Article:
Dear HIV-TRePS user / RDI subscriber,
The RDI would be grateful if you could help us raise awareness of HIV-TRePS by introducing colleagues to the system and forwarding the following information about HIV-TRePS to all those in your network you feel could find it useful.
We are writing to you today, World AIDS Day, to tell you about the latest advance with the HIV Treatment Response Prediction system - HIV TRePS. We have updated the two sets of models that make predictions of virological response for cases where a genotype is available and for those without a genotype.
Models that do not require a genotype
These models were trained to predict the probability of virological response to therapy following virological failure using 50,270 treatment change episodes (TCEs) without a genotype from around the world. In order to make HIV-TRePS better suited for use in low-income and rural settings, where clinic visits may be infrequent, the baseline data inclusion criteria were relaxed from 8 weeks to 16 weeks before treatment change for viral loads and from 12 to 24 weeks for CD4 counts. The models were tested with an independent global test set (n=3,000). The models achieved an area under the ROC curve (AUC) value of 0.81 and overall accuracy of 75%. There was no significant difference in accuracy between these models and standard models trained and tested with the subset of data that conformed to the previous, stricter baseline data criteria. These ‘no genotype’ models are also the first to be able to predict responses to regimens including elvitegravir, maraviroc and tipranavir.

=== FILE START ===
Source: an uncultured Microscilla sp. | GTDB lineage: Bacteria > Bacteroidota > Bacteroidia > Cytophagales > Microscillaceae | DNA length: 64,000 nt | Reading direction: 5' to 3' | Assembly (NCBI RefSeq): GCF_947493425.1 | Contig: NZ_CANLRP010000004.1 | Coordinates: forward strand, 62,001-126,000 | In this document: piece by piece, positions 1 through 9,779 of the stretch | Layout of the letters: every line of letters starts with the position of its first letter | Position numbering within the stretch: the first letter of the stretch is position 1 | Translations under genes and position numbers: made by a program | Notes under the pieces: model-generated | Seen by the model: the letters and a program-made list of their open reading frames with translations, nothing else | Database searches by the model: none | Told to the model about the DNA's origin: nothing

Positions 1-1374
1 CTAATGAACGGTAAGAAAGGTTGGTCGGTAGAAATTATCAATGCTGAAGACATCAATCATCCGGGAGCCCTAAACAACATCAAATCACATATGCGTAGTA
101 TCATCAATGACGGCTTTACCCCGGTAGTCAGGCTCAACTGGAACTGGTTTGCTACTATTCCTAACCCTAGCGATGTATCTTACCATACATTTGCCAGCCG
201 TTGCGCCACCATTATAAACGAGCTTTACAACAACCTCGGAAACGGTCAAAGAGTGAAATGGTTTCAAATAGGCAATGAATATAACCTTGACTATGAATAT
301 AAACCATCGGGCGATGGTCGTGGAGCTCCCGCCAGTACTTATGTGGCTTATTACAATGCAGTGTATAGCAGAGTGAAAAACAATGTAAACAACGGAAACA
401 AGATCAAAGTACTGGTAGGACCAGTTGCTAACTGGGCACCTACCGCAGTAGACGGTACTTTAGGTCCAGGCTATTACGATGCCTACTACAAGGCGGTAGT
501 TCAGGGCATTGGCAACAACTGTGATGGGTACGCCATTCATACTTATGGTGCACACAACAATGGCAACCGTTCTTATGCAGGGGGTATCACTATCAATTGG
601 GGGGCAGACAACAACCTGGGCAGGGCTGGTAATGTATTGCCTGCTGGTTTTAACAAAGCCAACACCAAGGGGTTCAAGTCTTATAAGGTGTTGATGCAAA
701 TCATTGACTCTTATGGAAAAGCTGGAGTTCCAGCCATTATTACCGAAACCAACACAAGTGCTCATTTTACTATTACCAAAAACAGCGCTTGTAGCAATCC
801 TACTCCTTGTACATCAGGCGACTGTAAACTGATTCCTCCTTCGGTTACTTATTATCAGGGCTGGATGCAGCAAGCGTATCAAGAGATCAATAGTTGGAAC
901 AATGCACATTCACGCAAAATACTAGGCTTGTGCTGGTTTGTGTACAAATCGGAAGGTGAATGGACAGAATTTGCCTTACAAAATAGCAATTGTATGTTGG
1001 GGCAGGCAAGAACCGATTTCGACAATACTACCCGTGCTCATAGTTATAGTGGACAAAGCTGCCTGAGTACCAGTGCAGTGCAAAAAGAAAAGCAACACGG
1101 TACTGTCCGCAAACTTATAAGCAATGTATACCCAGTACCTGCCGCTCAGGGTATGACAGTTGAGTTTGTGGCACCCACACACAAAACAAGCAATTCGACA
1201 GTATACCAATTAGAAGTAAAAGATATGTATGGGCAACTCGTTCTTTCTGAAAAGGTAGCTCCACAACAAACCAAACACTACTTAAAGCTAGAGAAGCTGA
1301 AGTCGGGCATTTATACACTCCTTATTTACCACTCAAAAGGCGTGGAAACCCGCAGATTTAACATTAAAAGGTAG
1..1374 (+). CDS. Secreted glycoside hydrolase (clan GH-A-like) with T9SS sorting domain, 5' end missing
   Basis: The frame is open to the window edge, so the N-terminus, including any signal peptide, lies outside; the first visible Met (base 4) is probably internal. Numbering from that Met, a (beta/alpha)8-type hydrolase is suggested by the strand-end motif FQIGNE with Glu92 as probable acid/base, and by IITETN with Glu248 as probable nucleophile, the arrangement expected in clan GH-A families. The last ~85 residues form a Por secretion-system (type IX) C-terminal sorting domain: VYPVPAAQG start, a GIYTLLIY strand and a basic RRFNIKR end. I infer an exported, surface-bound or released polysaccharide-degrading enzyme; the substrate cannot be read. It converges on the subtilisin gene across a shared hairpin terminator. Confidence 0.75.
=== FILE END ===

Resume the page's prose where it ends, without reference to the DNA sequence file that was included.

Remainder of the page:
Models that require a genotype
In the development of these models we used the relaxed baseline data criteria established above, with genotypes permitted up to 16 weeks prior to therapy change. We tested a new filter for excluding cases that were likely to have been from non-adherent patients. Candidate TCEs where the introduction of a new regimen was followed by virological failure in the clinic were identified. Any that were predicted by our current models to respond and had a GSS score of ≥2 (on all three genotype interpretation systems: ANRS, REGA and Stanford) were excluded due to presumed non-adherence.
Global models were trained with the resulting 17,378 TCEs and tested with 940 independent cases, selected using the same filter. These models were compared to those developed with data using the standard filter (baseline viral load of ≤ 3.0 log10 HIV RNA and an increase in viral load of ≥2.0 following the introduction of a new regimen selected with a recent genotype available). The new models obtained an AUC in independent testing of 0.86 and overall accuracy of 79%, compared to 0.84 and 76% for the standard models.
These two new sets of models have the potential to help optimise therapy particularly in resource-limited settings. We hope this development enhances your use of HIV-TRePS.
A press release covering the introduction of these models is available and a manuscript is being submitted to a peer-review journal for publication:
The RDI team.
Date published: 1st December 2017